Experts recommend doing some form of moderate aerobic activity for at least 150 minutes or 75 minutes of vigorous aerobic activity each week. You can spread the minutes out in any manner that works for your schedule. For example, you can take a 22-minute walk each day (moderate) or run 15 minutes five times per week (vigorous). The key is scheduling some form of moderate to vigorous cardiovascular activity into your week and actually doing it.
Aerobic or cardiovascular exercise is any form of activity that increases your respiratory and heart rate, essentially challenging your heart to work harder and become stronger. Cardiovascular fitness will improve the way your body uses oxygen. As your heart becomes stronger, you will find that you aren't winded walking up the stairs, you can perform physical activity longer, and your resting heart rate will be lower, meaning your heart is more efficient at pumping blood through your body. Though any aerobic exercise is good for your heart, these five physical activities are top-notch for heart health.
The human body was born to walk. Whether you rack up the miles on a treadmill or hit the road, brisk walking is a natural way to improve your fitness. Wear supportive, comfortable walking shoes, strap on your iPod and get moving. Though a leisure stroll is better than sitting on your couch, push yourself to walk at a fast pace to achieve a moderate intensity level.
Though more challenging than walking, running is another heart-healthy physical activity that the human body is ready-made to do (barring physical limitations or injuries). In addition, it is one of the best ways to burn calories (a 150-pound person can burn 100 calories per mile), a bonus if you are also trying to lose weight to reduce your risk of heart disease. If you are a beginner to running, start out with a brisk walk and add 1 to 2 minutes of running every 5 minutes of walking. As you get more fit, you can increase the minutes you run until you don't need to walk in between.
The pool may be a great place to float lazily along, but that water can also be a full body fitness challenge. Swimming laps or even participating in water fitness classes will not only raise your heart rate and improve your heart health, the water provides multi-directional resistance that will improve your muscular strength and tone. Swimming is a safe alternative if you have joint problems that walking or running can aggravate.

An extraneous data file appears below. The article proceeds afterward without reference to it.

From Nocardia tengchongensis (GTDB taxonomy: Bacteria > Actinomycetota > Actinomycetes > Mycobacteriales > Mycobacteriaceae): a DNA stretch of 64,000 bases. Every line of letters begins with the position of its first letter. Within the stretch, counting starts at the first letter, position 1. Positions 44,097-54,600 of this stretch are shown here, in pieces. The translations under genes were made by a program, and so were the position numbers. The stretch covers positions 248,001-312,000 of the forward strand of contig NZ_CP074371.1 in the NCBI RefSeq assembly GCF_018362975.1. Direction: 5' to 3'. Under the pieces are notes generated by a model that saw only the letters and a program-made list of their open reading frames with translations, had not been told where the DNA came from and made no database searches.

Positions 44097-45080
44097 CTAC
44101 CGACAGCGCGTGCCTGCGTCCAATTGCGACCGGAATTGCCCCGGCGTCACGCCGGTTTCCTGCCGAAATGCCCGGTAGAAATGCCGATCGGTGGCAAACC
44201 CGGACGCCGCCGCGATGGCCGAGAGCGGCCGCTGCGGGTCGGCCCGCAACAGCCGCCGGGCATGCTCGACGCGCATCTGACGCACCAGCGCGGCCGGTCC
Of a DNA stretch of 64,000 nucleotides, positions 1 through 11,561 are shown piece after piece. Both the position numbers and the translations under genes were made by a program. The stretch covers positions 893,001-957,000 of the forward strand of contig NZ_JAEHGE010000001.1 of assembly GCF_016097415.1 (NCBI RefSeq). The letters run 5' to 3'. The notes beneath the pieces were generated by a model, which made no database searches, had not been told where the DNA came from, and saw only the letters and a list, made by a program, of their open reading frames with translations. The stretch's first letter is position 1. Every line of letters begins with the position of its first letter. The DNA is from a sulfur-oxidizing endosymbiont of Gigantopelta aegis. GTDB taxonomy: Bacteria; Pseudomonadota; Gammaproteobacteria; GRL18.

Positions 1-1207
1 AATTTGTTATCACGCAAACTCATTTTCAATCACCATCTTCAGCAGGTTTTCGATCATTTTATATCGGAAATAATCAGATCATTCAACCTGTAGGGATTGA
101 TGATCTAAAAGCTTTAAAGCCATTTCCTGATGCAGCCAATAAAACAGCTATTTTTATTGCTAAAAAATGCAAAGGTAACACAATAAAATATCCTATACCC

Another cardiovascular activity that is easy on the joints, cycling is a low-impact exercise that you can do solo in the gym, in a spin class, or outside on the road or trails. Make efficient use of your cycling time and bike to work or to do your errands. Even better, join a cycling club and enjoy the camraderie. While your heart is pumping you'll also be building strength and toning your lower body as well as your core muscles, if you take your bike off-road.
If doing a solid stint of aerobic exercise bores you tears, mix up your cardio. For example, for every 3 minutes of cardio, do 1 strength training exercise or a high-intensity burst of cardio for 1 minute. Another option is to choose 5 to 10 strength training exercises and perform 1 set of each, doing lower weight and higher repetitions while moving quickly from one exercise to the next to keep your heart rate up. This type of training will not only keep you motivated to exercise, it will improve your muscular strength, endurance and heart health.
Before you start a new exercise plan, talk to your doctor to make sure the physical activities you want to do are appropriate for your age, health and fitness condition.
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